2020 No. 8

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This election is one of the most important ones in our country’s history. It may well determine whether democracy will continue, and whether our lives will get better or much worse in the future. So just for the next few Newsletters I’ll be sharing (more succinctly) some information about the election, with a particular focus on voting.

Why voting? Since the turn of the last century only a little more than half of our voting-age population has voted in our elections; that was true of our last election. And almost a fourth of our eligible citizens are not registered to vote!

The continuation of our democracy, as we know it, seems to hinge a lot in this election on making certain that every eligible voter votes, and that every eligible citizen is registered to vote. So efforts to register voters and get them to the polls—or to the mailbox—is crucial.

To that end, I’ve created a web page on my website that contains practical information on voting. I’ll be updating it as I find relevant links or information. I invite you to share with me anything that you think would be helpful; I would appreciate that! Here’s the page: VOTE.
If you missed the last Newsletter, view it here:
Newsletter 2020 No. 7
To make certain that your vote counts, and is counted, in this election, and to make sure that our election determination does not take too long or become contested after election day:

- You will have to make a decision on how you will vote (poll or absentee ballot); do that now.
- The most important goal is to vote EARLY; do it the earliest you possibly can.

In order of efficacy:
1) vote in person at early voting prior to November 3 (there will be fewer people there, and you’ll have less time to wait in line if at all; it will also be best for our election and ensure an expeditious tally so as not to prolong the agony);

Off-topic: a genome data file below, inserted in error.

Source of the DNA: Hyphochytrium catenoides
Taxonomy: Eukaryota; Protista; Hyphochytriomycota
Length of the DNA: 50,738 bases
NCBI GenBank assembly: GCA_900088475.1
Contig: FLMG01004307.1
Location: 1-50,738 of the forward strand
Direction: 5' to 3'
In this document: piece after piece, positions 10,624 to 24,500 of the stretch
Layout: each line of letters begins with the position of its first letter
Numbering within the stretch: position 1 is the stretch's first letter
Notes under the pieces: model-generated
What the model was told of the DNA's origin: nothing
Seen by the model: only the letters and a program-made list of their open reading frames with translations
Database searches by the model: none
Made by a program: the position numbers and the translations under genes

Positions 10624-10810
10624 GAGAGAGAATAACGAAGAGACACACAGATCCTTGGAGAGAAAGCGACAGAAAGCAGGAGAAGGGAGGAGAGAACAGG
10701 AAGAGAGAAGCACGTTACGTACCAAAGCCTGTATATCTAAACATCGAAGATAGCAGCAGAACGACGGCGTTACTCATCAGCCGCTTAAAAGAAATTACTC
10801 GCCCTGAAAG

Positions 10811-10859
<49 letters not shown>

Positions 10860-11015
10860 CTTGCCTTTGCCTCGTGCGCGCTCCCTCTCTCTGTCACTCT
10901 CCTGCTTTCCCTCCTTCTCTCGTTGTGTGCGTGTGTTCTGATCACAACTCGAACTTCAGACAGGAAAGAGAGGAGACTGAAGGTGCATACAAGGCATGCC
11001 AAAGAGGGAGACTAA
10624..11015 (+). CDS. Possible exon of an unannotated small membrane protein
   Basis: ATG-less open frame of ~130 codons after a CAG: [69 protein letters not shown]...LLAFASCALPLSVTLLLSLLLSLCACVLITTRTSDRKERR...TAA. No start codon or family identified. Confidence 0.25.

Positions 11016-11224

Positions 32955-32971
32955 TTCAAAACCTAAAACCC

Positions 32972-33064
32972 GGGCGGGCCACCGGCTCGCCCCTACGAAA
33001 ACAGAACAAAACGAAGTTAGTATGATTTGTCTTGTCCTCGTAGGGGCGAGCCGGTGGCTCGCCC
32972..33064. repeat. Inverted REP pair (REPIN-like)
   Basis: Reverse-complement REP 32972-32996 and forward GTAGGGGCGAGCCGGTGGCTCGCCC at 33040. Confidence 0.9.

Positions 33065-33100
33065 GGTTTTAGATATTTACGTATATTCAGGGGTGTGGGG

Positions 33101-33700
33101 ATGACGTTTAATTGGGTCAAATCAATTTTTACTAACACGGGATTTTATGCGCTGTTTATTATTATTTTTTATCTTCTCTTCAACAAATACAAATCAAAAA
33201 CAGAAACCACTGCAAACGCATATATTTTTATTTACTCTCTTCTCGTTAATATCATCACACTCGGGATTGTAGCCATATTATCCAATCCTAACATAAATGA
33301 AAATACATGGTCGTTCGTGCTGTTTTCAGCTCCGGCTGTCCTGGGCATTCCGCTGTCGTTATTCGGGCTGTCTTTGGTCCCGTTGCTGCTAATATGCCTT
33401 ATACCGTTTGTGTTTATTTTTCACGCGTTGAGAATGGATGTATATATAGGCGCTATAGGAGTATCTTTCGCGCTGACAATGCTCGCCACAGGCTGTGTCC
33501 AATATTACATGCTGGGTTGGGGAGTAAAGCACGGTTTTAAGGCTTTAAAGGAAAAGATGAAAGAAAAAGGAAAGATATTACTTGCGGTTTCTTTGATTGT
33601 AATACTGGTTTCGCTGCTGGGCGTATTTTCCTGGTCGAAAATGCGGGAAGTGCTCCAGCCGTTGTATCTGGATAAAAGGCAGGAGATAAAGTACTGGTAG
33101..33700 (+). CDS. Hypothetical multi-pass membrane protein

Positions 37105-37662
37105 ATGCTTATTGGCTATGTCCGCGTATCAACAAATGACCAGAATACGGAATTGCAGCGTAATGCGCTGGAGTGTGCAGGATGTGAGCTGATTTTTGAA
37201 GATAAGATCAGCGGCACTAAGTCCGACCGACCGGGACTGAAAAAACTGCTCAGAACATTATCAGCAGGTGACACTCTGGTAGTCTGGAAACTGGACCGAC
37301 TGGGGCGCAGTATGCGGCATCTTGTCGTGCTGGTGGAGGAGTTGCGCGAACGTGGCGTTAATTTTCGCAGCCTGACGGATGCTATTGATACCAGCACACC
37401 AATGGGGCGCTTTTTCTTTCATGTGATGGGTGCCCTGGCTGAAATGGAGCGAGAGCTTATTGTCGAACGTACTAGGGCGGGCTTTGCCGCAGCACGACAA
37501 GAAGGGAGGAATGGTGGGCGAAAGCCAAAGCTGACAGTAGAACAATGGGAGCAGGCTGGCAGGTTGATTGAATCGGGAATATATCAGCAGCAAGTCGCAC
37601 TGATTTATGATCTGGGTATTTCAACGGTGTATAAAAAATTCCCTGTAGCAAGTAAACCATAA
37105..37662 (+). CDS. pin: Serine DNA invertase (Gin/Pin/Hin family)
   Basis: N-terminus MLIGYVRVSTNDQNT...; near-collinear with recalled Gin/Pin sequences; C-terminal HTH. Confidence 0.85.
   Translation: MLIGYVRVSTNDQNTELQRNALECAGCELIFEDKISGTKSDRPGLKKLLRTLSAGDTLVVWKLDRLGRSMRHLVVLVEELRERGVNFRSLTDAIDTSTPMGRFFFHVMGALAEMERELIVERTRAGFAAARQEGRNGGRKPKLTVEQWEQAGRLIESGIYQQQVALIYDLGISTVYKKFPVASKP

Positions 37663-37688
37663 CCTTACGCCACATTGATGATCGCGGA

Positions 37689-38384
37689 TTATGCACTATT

2) vote in person on November 3;
3) vote by mail, dropping the ballot into a ballot box or at your election office;
4) vote by mail, dropping the ballot into a mailbox.

Whichever of these options you choose:
a) first make sure you’re registered to vote, even if you voted in the last election;
b) if voting in person, find your polling place; it may have changed;
c) if voting by mail,
(i) request your ballot NOW (could take a month to get to you after you request it);
(ii) determine if you can drop it in a ballot box or at your local election office instead of mailing it; find the location(s) HERE,
(iii) mail it or drop it in the ballot box the day after you get the absentee ballot—do not delay!;
(iv) if you mail it, put two first-class stamps on it! (the envelope will have prepaid postage, but that is bulk rate and is SLOW; putting a stamp on it will ensure that it will go first class, which is much faster);
(v) if you mail it, make certain you follow all written instructions, such as signing and dating the ballot, dating the envelope, or getting witness(es) if your state requires.
Links for all of the above can be found on my web page, VOTE.
Again, if you feel comfortable doing so, vote in person and vote early.
Whatever you do, Vote!
ATTORNEYS and other Professionals—If you've been wanting forever to write that book, or long to paint, or would love to get back to playing the instrument you used to play, but can't see how to fit it in with your challenging career ... I can help! I'm offering a SPECIAL on a trial package of Creativity Coaching at a super low price! You just might find it improves other aspects of your life as an added bonus.
I loved my creativity coaching with Elena. She encouraged me to identify and pursue my own goals related to creativity and helped me examine ways to carve out more time for creative projects. The questions she posed (for personal reflection) were particularly helpful in terms of increasing my awareness of the role of art in my life. This was a very positive experience. ~ Pamela P., PhD, Psychologist
If you want to know more about me and my work, click here and here.
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TECH TIPS: Protected Hyphen. (MS Word / Outlook)
If you don’t want a hyphenated word at the end of the line to break at the hyphen, use a protected hyphen. For example, if you type “ready-made,” and you don’t want “ready-” to fall at the end of a line and “made” to wrap to the beginning of the next line, use a protected hyphen. To accomplish this, press CTRL+Shift [left hand] + Hyphen [right hand]. The result on your computer display (if you have Show/Hide on) will look almost like an em dash, but will print as a regular hyphen. MS Word will now see “ready-made” as one word and will not allow it to break at the hyphen.
Connect! Drop me a line at egreco@elenagreco.com with questions or comments or just to say hi. Let me know what's happening in your corner of the world!
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